8 Songs, 46 Minutes

EDITORS’ NOTES

The most important thing to understand about Billy Cobham and George Duke’s teaming is that while the pair may have been icons of fusion jazz, the music you hear on Live on Tour in Europe should be regarded, undeniably, as funk. It's funk that's sometimes refracted, convoluted, and distended, but it's funk nonetheless. It’s there in the skittering cracks of Cobham’s drums and the greasy groans of Duke’s keyboards. The Commodores may have been America’s most popular funk outfit, but you’d be hard-pressed to find a Commodores song as funky as “Hip Pockets.” The great thing about this vision of funk music is that Cobham and Duke didn’t feel pressure to turn it into pop. Their jazz sensibility let them mine the music solely for the sake of rhythm and groove and sonic surprise. Even something as indulgent as “Frankenstein Goes to the Disco” becomes dazzling just by virtue of the duo’s exchange, and how much fun they have playing off each other. While there's plenty here for fusion diehards to appreciate, songs like “Do What Cha Wanna” should be equally revered by fans of Sly Stone and Donny Hathaway.

EDITORS’ NOTES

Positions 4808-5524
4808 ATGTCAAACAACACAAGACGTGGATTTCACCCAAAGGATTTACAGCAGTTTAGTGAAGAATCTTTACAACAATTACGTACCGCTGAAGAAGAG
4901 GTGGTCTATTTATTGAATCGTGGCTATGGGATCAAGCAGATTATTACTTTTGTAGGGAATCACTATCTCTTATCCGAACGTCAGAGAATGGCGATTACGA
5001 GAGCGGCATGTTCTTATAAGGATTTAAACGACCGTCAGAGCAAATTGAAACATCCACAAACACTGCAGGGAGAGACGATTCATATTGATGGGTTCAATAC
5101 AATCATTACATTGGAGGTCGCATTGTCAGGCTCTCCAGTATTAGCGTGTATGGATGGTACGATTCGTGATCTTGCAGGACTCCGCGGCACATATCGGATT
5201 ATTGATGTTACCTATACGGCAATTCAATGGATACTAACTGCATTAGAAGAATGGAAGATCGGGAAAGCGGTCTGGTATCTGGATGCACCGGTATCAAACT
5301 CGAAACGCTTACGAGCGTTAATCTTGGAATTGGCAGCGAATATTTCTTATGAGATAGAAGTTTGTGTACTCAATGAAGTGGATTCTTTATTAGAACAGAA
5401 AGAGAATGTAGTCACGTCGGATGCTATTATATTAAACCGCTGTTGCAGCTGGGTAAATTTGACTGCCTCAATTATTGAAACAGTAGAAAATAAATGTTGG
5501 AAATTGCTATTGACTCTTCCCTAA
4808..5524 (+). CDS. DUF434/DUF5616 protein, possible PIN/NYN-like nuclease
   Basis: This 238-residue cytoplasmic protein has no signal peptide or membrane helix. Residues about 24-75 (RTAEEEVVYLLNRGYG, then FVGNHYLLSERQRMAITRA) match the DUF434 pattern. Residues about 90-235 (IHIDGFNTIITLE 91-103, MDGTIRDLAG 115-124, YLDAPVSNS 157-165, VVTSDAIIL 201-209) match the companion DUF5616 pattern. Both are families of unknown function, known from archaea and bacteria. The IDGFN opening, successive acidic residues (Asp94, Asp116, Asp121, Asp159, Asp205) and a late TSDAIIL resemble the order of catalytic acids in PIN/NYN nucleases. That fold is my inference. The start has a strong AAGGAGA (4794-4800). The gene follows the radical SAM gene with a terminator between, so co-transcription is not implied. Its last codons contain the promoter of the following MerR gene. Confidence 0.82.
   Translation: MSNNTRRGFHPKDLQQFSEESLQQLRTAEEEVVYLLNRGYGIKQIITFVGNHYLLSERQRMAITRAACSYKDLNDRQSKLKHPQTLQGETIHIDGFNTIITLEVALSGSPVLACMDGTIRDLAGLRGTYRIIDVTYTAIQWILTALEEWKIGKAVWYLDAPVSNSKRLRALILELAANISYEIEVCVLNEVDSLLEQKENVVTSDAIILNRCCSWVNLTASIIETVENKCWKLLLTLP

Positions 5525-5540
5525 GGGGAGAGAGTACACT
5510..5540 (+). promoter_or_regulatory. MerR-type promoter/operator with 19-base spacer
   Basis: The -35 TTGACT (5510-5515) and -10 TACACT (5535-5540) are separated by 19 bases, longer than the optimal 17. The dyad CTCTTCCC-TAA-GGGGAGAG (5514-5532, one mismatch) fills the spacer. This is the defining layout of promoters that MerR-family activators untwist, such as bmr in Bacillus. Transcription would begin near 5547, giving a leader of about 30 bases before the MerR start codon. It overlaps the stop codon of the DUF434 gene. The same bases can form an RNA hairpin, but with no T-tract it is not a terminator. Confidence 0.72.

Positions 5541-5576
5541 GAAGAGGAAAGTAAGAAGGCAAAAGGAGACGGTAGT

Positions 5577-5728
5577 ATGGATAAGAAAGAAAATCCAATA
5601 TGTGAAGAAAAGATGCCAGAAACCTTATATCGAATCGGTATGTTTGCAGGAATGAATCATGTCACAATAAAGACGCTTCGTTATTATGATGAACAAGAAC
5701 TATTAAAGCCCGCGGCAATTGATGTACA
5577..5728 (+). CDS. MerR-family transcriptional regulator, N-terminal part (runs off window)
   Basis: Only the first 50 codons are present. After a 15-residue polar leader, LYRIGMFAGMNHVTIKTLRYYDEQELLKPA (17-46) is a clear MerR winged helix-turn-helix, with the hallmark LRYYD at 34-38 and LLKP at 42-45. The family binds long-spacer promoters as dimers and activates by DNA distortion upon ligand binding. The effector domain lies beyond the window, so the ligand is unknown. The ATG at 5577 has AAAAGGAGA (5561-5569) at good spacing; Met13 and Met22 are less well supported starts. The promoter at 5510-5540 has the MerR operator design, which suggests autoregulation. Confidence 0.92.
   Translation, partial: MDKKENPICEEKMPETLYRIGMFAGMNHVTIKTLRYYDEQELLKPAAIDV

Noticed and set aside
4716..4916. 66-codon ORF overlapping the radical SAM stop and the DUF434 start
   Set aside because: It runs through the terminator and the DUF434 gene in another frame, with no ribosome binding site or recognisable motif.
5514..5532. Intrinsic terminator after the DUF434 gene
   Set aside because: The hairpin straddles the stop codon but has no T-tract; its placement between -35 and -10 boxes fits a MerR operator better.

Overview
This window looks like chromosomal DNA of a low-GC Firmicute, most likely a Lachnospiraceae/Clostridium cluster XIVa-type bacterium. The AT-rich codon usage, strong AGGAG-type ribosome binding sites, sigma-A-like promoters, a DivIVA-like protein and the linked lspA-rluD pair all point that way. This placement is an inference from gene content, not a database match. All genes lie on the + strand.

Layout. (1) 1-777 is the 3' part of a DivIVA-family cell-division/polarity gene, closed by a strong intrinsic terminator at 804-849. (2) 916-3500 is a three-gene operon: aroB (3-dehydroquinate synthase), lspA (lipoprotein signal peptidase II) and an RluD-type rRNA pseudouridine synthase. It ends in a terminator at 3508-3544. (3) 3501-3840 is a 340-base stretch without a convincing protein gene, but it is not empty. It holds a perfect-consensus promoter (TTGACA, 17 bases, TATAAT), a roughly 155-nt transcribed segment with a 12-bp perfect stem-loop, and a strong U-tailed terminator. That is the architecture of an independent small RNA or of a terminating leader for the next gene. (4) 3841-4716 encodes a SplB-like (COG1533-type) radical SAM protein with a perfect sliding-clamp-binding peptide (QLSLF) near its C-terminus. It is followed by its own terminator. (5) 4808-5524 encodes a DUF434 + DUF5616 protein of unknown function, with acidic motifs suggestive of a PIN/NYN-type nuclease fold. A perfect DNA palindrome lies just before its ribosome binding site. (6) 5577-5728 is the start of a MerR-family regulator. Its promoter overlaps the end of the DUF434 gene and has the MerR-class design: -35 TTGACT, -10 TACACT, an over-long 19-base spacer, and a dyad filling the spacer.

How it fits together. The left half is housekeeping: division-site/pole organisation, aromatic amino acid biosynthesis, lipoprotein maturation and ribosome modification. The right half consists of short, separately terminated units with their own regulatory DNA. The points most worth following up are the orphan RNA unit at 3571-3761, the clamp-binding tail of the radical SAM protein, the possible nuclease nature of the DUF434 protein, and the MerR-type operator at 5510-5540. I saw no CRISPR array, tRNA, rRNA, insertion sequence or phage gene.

The most important thing to understand about Billy Cobham and George Duke’s teaming is that while the pair may have been icons of fusion jazz, the music you hear on Live on Tour in Europe should be regarded, undeniably, as funk. It's funk that's sometimes refracted, convoluted, and distended, but it's funk nonetheless. It’s there in the skittering cracks of Cobham’s drums and the greasy groans of Duke’s keyboards. The Commodores may have been America’s most popular funk outfit, but you’d be hard-pressed to find a Commodores song as funky as “Hip Pockets.” The great thing about this vision of funk music is that Cobham and Duke didn’t feel pressure to turn it into pop. Their jazz sensibility let them mine the music solely for the sake of rhythm and groove and sonic surprise. Even something as indulgent as “Frankenstein Goes to the Disco” becomes dazzling just by virtue of the duo’s exchange, and how much fun they have playing off each other. While there's plenty here for fusion diehards to appreciate, songs like “Do What Cha Wanna” should be equally revered by fans of Sly Stone and Donny Hathaway.

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